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BLM resumes oil and gas leasing in Utah

Is “Colt Walker,” a prolific filer of expressions of interest on Utah public lands, even a real person?

(Brian Maffly | Tribune file photo) Pump jacks pull up hydrocarbons in the Three Rivers oil field southwest of Vernal, pictured on June 14, 2019. On Tuesday, the Bureau of Land Management resumed offering oil and gas leases in the Uinta Basin after a federal judged ordered the Biden administration to lift is leasing moratorium.

Under pressure from a recent court order, the Bureau of Land Management on Tuesday resumed offering leases for oil and gas development on public lands in several Western states. But the offerings are slim, including just six parcels covering 6,658 acres in Utah, and they won’t be auctioned until next year, more than a year since the last sale.

On his first day in office, President Joe Biden imposed a moratorium on new leases while the Interior Department undertook a comprehensive review of the federal oil and gas program that critics contend is rigged to the detriment of taxpayers, wild landscapes and the climate.

Industry challenged the moratorium in court and recently convinced a judge to order Interior to lift the moratorium, even though the review has yet to be completed. In response, the BLM on Tuesday announced modest offerings around the West to be sold in the first quarter of 2022.

Environmental activists, who generally welcomed Biden’s move to reform the leasing program, denounced Tuesday’s offerings, arguing the BLM still holds the discretion to offer nothing, particularly since so much acreage had been released in service to former President Donald Trump’s “American energy dominance” agenda.

“You have the agency recognizing repeatedly that the system is broken,” said Landon Newell, a staff attorney with the Southern Utah Wilderness Alliance. “They’ve been quick to point out the flaws in the program, but despite that, they are bound by the court decision. And so they have to go through the process, at least, of leasing while knowing and publicly acknowledging that the whole process is broken.”

On Tuesday, the BLM opened a 30-day “scoping period” for environmental reviews of the proposed offerings in Utah and other states. The public has until Oct. 1 to submit comments.

Four of the Utah parcels are in Uintah County, with one in Grand County and one in Emery County.

The Denver-based Western Energy Alliance insists the BLM must move forward with all the parcels that had been slated for sale in the first half of 2021 under the previous administration.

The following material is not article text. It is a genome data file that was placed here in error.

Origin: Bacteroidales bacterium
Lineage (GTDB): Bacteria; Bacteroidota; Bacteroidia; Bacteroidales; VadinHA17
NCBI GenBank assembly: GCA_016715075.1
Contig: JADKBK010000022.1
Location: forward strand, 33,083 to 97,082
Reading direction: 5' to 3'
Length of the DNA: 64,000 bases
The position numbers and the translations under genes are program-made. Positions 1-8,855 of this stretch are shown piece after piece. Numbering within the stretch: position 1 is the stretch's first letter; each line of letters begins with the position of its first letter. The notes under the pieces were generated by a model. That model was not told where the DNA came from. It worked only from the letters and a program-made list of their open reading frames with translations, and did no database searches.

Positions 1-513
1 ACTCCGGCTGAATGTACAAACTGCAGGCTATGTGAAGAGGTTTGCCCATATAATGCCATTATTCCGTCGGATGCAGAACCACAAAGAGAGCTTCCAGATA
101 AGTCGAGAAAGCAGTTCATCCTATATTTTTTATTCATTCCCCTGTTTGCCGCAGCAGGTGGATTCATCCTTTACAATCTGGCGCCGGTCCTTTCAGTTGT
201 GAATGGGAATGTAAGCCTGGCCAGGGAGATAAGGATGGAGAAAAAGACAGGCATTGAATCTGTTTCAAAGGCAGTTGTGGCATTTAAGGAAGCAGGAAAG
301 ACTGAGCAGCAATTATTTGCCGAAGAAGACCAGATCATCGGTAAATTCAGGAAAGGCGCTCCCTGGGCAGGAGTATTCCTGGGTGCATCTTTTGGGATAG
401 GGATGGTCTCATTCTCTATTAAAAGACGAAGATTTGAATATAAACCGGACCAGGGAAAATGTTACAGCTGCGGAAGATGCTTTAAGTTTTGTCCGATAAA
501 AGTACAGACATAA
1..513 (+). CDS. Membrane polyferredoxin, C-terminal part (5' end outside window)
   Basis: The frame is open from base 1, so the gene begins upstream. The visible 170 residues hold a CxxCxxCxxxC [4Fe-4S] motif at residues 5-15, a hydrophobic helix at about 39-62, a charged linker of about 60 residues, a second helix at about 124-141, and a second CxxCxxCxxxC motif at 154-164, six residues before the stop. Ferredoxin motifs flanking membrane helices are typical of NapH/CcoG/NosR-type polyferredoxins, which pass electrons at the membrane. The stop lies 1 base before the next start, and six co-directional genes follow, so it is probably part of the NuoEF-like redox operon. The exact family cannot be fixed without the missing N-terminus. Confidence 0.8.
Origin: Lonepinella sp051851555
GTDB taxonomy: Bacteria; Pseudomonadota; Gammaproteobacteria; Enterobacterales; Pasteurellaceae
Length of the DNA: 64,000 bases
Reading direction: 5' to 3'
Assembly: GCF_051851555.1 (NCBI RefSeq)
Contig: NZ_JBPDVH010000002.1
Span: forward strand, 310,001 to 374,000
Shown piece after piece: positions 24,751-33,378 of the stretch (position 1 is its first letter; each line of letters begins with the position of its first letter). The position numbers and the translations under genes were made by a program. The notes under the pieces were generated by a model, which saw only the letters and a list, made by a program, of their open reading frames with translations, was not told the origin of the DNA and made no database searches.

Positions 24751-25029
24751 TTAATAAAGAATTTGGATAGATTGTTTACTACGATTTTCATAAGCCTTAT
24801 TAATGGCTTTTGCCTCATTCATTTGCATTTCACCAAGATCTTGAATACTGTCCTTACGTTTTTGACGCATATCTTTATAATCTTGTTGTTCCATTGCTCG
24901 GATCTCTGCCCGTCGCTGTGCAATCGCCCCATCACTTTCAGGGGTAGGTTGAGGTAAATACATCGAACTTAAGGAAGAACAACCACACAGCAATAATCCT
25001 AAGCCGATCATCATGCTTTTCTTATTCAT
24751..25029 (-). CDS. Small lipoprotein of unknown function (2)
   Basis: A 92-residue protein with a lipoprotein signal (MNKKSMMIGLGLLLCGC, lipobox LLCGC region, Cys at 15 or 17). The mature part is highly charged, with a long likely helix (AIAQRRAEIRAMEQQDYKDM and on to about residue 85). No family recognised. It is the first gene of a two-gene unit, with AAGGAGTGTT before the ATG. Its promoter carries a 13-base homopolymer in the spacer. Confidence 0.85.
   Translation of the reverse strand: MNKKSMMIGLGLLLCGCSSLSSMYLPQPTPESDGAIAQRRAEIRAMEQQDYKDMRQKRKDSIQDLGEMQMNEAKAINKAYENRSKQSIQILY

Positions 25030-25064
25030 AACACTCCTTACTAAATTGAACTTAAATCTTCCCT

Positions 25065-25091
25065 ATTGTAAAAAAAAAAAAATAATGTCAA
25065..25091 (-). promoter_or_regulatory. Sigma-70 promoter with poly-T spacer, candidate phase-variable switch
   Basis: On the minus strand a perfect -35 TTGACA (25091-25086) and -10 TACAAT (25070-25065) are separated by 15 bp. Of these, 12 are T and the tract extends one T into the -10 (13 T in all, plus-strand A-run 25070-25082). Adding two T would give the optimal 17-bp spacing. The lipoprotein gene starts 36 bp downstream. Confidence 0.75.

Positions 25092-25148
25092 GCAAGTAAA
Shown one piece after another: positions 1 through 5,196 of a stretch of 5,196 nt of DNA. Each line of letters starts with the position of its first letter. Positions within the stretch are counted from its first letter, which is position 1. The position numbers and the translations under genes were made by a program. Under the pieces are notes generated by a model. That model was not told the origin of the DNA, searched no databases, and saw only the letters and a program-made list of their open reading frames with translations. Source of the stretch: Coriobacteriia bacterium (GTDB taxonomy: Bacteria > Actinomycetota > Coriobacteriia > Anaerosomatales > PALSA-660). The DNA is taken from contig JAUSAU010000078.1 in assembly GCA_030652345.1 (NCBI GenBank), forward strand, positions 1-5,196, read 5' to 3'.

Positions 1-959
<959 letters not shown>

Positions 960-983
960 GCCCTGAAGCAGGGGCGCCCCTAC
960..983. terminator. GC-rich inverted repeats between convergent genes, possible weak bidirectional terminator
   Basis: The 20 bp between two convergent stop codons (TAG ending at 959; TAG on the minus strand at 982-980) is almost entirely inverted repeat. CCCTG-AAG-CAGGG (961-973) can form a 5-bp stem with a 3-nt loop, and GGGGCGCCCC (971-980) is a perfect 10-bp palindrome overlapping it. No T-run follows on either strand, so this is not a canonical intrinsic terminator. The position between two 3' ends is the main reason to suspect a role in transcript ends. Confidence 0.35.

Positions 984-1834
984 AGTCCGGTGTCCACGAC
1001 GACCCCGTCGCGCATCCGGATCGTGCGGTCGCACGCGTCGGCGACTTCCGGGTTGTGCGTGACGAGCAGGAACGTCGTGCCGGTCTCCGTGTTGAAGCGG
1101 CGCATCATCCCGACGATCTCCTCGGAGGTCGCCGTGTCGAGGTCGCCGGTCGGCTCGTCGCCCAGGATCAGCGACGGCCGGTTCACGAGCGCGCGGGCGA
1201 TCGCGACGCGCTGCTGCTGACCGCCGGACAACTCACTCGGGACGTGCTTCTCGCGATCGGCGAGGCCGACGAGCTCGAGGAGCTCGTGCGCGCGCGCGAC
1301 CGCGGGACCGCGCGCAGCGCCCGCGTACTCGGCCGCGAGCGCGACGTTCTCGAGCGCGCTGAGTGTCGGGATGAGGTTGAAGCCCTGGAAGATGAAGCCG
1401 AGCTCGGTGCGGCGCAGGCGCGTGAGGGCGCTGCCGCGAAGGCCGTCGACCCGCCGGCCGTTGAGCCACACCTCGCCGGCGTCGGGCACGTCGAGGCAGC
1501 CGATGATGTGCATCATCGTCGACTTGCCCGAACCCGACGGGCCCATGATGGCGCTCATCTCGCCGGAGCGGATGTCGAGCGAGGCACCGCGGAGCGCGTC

“Announcing yet more analysis of lease parcels without scheduling the actual sales this year complies with neither the letter of the law nor the spirit of the judge’s order overturning the leasing ban,” said the trade association’s President Kathleen Sgamma. “The environmental analysis was already completed for parcels that were ready to go to auction at the beginning of the year before the unlawful leasing ban was announced. There is no need to redo that analysis.”

Biden campaigned on a pledge to rein in oil and gas leasing on public lands as a key step toward reducing carbon emissions, which are responsible for climate change. The increasing fury of both hurricanes in the South and wildfire in the West has been attributed to planetary warming.

Activists say Biden is backtracking on his commitment to tackle the climate crisis, while industry groups say he’s violating Mineral Leasing Act and Interior policy that directs the BLM to hold statewide auctions every quarter. Sgamma accused the Biden administration of using further environmental analyses as a pretext to justify its foot-dragging.

Indeed, the amount of land proposed for leasing is a small fraction of the parcels “nominated” by industry, which includes dozens inside or beside the former boundaries of Bears Ears National Monument, according to a SUWA analysis. Biden is widely expected to restore the monument boundaries that had been reduced by Trump.

Since the leasing moratorium took effect in January, industry has filed 376 “expressions of interest” covering about 100,000 acres in Utah, mostly in San Juan County, according to a BLM database. The chances that the BLM would lease these parcels are slim to none, but the fact that anyone can ask the BLM to lease such lands is further evidence that the leasing program does not align with the public interest and unnecessarily drains BLM resources, Newell said.

One of the nominators is identified as “Colt Walker,” who filed 116 expressions of interest in June, most of them for land along the eastern boundary of Bears Ears’ Sash Ja unit and in Grand County north of Canyonlands National Park. That name is likely a pseudonym, referencing a famous firearm of the same name which had been designated Texas’ official state handgun only a few weeks before.

“Look how easy is for this fake individual, Colt Walker, to nominate huge swaths of Utah’s redrock wilderness for leasing without any consequences. He doesn’t have to pay anything,” Newell said. “No one wins in that scenario and the BLM has to spend all these resources vetting them.”

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